Scholar Len Lawson Gives Afrofuturist Poetry Reading
His far-reaching talk examined the modern landscape of Afrofuturism, a centuries-old genre, which Lawson describes in a foreword to The Future of Black.
Visiting author Len Lawson read his poems and shared pieces from his chapbook, Chime (2019), before offering a book signing at a recent evening event held in the Schellhase Commons. Many students approached the table with their copy of The Future of Black: Afrofuturism and Black Comics Poetry (2021), an anthology which Lawson had edited, and left with a personal note from the scholar.
“The Future of Black and Other Projects” was sponsored by African American and Africana Studies (AAAS), Art and Art History, Arts and Lectures, English and Creative Writing, History, the Institute for Inclusion and Equity (IIE), and Special Interest and Affinity Housing (SPINT).
“There are a lot of cosponsors as a testament to the depth and breadth of Lawson’s work,” said Patricia Lott, assistant professor of English. Lott co-coordinated the event with Nzadi Keita, associate professor of English and coordinator of AAAS.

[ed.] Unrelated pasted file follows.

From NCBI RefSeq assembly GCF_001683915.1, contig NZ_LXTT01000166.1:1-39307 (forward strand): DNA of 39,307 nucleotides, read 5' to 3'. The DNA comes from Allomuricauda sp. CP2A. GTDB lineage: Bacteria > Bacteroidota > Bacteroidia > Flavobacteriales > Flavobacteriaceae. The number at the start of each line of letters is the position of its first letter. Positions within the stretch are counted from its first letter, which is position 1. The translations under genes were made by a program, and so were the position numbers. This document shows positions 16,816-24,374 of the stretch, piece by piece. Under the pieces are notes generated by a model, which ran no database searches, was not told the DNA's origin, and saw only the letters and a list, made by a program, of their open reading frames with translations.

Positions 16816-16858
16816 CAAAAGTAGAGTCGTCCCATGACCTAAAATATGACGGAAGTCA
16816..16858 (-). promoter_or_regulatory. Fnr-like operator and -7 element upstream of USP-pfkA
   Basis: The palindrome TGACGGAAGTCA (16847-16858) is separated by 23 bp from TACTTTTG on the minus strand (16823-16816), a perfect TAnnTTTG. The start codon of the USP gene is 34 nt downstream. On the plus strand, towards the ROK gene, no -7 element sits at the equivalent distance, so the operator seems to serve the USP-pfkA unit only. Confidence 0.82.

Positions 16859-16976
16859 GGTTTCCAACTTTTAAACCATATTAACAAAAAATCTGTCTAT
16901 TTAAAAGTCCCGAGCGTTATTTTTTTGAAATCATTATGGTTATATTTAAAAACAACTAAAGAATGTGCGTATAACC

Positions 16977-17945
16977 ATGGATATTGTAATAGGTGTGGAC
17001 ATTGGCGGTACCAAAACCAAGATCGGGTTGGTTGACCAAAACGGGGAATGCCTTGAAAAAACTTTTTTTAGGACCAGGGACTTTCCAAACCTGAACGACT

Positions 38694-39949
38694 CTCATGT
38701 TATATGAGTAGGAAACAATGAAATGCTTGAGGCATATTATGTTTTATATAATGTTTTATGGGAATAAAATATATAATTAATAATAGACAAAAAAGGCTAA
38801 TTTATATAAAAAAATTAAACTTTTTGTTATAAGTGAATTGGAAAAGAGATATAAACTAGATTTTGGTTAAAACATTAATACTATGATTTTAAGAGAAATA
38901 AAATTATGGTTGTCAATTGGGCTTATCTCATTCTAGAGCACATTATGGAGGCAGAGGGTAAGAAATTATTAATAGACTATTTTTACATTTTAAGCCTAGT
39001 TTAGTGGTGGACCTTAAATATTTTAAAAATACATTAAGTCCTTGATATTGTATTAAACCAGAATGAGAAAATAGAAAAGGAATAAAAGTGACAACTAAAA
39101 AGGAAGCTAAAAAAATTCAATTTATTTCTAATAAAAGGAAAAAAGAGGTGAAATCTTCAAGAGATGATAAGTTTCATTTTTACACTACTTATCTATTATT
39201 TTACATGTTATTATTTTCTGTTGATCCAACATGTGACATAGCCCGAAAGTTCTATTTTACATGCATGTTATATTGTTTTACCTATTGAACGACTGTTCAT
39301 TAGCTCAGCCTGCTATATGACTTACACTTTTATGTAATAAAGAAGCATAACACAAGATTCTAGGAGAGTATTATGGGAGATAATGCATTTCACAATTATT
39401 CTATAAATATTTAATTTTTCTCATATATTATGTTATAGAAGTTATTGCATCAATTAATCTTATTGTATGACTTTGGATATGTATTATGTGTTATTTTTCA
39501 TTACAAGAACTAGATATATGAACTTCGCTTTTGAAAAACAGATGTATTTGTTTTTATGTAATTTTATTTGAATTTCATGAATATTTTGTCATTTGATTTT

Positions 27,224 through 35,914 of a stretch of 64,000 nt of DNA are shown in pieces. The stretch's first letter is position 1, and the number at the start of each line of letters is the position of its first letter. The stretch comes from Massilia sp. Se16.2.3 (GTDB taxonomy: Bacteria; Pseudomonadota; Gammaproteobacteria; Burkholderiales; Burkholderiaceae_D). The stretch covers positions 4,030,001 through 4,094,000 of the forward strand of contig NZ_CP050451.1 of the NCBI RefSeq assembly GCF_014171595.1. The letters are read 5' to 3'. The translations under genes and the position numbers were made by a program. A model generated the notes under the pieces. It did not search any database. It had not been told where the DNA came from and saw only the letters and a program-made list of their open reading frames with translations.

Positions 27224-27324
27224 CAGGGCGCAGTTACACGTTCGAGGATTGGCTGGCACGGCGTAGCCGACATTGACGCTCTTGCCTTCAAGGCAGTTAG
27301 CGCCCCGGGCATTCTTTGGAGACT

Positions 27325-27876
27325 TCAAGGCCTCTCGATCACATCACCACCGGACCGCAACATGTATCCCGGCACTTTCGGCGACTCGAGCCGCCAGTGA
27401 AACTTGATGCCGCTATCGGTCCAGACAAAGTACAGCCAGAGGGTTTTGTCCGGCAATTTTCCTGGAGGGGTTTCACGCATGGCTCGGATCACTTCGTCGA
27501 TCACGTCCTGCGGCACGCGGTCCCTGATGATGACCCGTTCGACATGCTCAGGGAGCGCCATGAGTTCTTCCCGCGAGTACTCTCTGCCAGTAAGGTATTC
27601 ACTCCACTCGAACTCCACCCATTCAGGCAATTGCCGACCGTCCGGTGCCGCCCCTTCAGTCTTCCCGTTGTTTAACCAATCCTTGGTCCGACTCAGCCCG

Lawson’s far-reaching talk examined the modern landscape of Afrofuturism, a centuries-old genre, which Lawson describes in a foreword to The Future of Black. “At its nucleus, the Black imagination has always been futuristic because it yearns for its roots in Africa, the place that birthed it,” he writes. As a kid, he recalls his experiences in the classroom, the library, and in front of the TV causing him to “[try] to embody whiteness.”
He tracks back his journey with Afrofuturism and poetry to these moments of doubt. Today, the award-winning educator is an expert in the field, editing for various literary journals and serving on the board of directors of the South Carolina Writers Association and The Jasper Project, a multidisciplinary arts initiative in South Carolina, where he is an assistant professor of English at Newberry College. “This is the moment in time that I’m proud to say I chased it.”